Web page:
How do you get sick kids to eat? That is a question faced by every patient dining service in a children’s hospital.
At the Children’s Hospital at the Health Sciences Centre managed by the Winnipeg Regional Health Authority in Canada, they think they may have found one promising solution: mobile meal carts that visit patient floors three times a day bringing a selection of choices that the young patients can pick and choose from. The carts replace a previous system in which the young patients got meals they had pre-ordered, often when they no longer feel like eating.
Maggie Schmidt, regional manager of nutrition & food services for the Winnipeg Regional Health Authority, which oversees the 141-bed Children’s Hospital, says the carts encourage eating—critical for sick kids with lagging appetities—by offering choice and immediacy.
“We wanted to find a way to create a child friendly service that engages children so they can see and smell the food,” says Schmidt.
The selections themselves are carefully designed to appeal to kids. “We had assigned one of our dietetic interns to interview patients about the kinds of foods they prefer when they aren’t feeling well,” Schmidt explains. “We then took that input into consideration as we developed the menu.”
Among the choices currently in rotation are lasagna, a ham and cheese melt, chicken fingers, French fries and a chicken and rice dish.
“We always have rice on the cart as part of the menu,” Schmidt says. “It was one of the things we found that sick children liked. Other things we always make sure to have is grilled cheese and a chicken item.”
Soup choices include always-kid-friendly chicken noodle and tomato selections. There is also always plenty of fresh fruit and homemade cookies.
Previously, the pediatric menu was largely an offshoot of the medical center’s adult menu, but one of the lessons of researching kids’ preferences was that while they may like some of the same things grown-ups do, they may prefer them in different forms. For example, notes Schmidt, the research indicated that while adults like cheese in wedges, kids prefer strings.
The cart service made its debut last July in one unit of the Children’s Hospital as a trial run, and it proved highly successful. By fall there was a cart assigned to each of the hospital’s four units.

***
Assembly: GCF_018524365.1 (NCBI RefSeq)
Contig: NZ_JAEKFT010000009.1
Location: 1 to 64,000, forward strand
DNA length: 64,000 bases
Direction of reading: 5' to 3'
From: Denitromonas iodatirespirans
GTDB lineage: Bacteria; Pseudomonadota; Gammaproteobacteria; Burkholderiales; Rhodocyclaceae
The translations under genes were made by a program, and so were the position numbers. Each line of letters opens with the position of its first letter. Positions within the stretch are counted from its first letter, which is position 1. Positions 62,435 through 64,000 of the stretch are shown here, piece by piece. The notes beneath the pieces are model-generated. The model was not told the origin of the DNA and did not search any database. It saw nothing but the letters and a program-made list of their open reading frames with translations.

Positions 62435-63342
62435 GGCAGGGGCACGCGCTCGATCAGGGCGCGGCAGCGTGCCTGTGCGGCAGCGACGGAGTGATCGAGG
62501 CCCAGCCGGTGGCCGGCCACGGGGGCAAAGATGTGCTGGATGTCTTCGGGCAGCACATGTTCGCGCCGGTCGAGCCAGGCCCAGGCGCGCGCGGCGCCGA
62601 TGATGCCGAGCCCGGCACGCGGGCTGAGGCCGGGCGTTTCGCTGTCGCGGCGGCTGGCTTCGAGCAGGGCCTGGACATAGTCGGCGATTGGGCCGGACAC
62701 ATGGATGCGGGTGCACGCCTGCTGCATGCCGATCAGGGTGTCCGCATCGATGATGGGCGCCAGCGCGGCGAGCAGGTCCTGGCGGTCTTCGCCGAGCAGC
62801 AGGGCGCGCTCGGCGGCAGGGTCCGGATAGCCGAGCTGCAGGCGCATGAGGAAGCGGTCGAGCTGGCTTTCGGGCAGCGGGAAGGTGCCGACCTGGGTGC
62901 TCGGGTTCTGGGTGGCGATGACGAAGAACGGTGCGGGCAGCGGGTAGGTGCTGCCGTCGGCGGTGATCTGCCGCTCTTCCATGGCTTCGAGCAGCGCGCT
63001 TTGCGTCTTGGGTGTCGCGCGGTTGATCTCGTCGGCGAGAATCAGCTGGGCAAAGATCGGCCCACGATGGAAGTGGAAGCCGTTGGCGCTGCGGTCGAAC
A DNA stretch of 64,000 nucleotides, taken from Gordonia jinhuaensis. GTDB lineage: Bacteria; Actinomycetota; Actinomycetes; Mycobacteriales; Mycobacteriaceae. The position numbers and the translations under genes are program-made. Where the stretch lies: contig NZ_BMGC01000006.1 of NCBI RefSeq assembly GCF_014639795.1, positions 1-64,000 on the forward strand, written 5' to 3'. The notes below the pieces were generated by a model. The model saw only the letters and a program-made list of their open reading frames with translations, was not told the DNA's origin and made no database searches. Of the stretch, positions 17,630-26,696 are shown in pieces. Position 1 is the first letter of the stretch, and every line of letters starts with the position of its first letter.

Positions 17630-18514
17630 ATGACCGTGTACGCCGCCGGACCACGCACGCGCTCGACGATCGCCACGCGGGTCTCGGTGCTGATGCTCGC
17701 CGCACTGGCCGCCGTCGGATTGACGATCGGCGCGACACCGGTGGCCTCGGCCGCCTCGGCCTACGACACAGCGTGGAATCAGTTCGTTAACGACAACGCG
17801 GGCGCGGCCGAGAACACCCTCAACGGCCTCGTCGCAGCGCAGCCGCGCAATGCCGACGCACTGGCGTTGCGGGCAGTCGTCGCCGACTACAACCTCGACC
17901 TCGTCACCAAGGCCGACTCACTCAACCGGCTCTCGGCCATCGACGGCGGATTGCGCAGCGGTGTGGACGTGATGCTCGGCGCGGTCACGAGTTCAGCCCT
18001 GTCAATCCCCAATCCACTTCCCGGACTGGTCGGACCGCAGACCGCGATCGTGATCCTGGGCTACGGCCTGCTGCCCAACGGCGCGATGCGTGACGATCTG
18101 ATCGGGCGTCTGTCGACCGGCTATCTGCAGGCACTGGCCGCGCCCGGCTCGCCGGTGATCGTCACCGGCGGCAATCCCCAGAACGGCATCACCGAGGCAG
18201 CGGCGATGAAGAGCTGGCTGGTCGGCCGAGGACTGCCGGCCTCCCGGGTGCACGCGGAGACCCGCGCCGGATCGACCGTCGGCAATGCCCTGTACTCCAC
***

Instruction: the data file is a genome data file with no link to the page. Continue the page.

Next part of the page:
The carts are attended by two full-time staffers during the day and two part-time in the evening for dinner service. Several other dining staffers have also been crossed-trained to take over when the regulars are unavailable. Because the cart attendants each serve specific units, they get to know the patients and clinical staff there and know what the preferences will tend to be.
Colorfully decorated with panels featuring the hospital’s Dr. Goodbear mascot figure, the mobile eateries spend around a half hour at each meal period in each unit.
“The children know when it is coming and many go to meet the cart,” says Schmidt. Those who are not able to leave their beds to see the day’s selections are visited in their rooms by the cart attendant with a colorful menu showing the choices. The attendant tracks the orders both to ensure that dietary restrictions are met and to make sure all the patients had a chance to order.
The food is prepared in a finishing kitchen located near the elevator to the patient floors that was secured and renovated for the purpose. The entire program, including purchase of the carts, cost around $160,000 (Canadian) to implement.
The Winnipeg Regional Health Authority is in the process of conducting customer satisfaction surveys, which anecdotal evidence indicates will be very positive. It will also conduct a waste audit to measure progress versus one taken before the carts were deployed.
Schmidt expects significant improvement in this area as well since the young patients will now only be getting what they want at the time they have their meal, rather than pre-ordered items they may no longer feel like eating. Also, because the carts are temperature-controlled, cold items not served don’t have to be thrown out.